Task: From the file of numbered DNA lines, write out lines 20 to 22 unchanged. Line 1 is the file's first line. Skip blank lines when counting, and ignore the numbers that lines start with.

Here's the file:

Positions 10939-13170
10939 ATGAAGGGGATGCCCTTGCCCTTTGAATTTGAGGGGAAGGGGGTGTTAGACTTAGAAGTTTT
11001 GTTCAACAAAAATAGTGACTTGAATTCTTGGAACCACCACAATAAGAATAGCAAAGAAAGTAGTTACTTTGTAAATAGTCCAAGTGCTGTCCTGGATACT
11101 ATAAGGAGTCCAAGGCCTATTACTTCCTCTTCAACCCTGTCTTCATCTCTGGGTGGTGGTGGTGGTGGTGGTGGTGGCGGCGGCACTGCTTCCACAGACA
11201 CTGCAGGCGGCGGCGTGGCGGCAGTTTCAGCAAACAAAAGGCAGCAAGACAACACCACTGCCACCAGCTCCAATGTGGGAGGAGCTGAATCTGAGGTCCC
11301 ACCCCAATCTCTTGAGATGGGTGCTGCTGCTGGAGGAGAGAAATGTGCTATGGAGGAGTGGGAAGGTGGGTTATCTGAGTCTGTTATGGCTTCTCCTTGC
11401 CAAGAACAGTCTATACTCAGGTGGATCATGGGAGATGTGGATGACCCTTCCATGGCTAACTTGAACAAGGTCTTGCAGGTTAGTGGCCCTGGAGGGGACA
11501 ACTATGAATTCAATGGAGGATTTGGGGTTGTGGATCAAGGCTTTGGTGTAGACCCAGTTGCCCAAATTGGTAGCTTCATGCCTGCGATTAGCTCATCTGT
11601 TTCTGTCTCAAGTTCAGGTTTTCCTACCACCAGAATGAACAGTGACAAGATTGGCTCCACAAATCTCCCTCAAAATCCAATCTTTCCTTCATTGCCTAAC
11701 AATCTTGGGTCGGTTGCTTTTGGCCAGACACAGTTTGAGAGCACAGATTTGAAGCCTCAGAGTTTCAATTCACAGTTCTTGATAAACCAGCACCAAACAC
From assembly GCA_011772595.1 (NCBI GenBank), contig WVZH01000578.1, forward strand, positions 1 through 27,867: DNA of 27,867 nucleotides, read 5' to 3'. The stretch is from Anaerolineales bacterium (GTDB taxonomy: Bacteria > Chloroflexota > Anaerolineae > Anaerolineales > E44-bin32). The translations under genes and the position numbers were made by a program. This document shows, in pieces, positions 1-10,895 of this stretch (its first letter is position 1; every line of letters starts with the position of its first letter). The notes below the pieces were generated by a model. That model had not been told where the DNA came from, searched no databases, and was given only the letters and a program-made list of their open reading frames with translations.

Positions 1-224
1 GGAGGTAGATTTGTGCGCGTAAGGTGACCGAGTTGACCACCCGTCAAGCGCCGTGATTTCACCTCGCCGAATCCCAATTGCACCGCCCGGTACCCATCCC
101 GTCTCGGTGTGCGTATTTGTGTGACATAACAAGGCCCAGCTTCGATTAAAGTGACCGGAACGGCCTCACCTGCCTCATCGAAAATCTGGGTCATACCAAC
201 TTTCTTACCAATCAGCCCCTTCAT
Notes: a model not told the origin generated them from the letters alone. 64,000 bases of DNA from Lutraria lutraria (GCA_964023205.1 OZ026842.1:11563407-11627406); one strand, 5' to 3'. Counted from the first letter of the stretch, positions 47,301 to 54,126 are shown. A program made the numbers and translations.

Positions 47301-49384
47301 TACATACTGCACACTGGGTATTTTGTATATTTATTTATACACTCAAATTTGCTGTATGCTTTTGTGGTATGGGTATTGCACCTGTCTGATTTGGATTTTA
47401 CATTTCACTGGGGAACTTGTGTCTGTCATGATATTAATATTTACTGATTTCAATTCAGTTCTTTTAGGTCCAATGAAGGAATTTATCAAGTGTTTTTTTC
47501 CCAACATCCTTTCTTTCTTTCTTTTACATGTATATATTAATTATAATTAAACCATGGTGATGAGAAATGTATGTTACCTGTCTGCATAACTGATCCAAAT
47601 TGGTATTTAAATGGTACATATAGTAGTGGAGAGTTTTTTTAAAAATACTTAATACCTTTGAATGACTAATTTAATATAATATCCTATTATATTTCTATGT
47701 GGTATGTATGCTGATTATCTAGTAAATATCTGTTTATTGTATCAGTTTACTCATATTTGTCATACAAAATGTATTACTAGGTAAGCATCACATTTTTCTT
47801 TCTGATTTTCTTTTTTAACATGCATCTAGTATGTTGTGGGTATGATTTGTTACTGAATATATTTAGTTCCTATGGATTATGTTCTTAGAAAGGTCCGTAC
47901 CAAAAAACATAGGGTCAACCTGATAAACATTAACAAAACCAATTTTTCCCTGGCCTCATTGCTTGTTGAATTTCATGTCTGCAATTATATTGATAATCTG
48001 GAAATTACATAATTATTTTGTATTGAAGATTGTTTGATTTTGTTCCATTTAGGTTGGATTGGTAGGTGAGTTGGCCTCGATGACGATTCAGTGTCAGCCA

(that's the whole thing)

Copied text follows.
47501 CCAACATCCTTTCTTTCTTTCTTTTACATGTATATATTAATTATAATTAAACCATGGTGATGAGAAATGTATGTTACCTGTCTGCATAACTGATCCAAAT
47601 TGGTATTTAAATGGTACATATAGTAGTGGAGAGTTTTTTTAAAAATACTTAATACCTTTGAATGACTAATTTAATATAATATCCTATTATATTTCTATGT
47701 GGTATGTATGCTGATTATCTAGTAAATATCTGTTTATTGTATCAGTTTACTCATATTTGTCATACAAAATGTATTACTAGGTAAGCATCACATTTTTCTT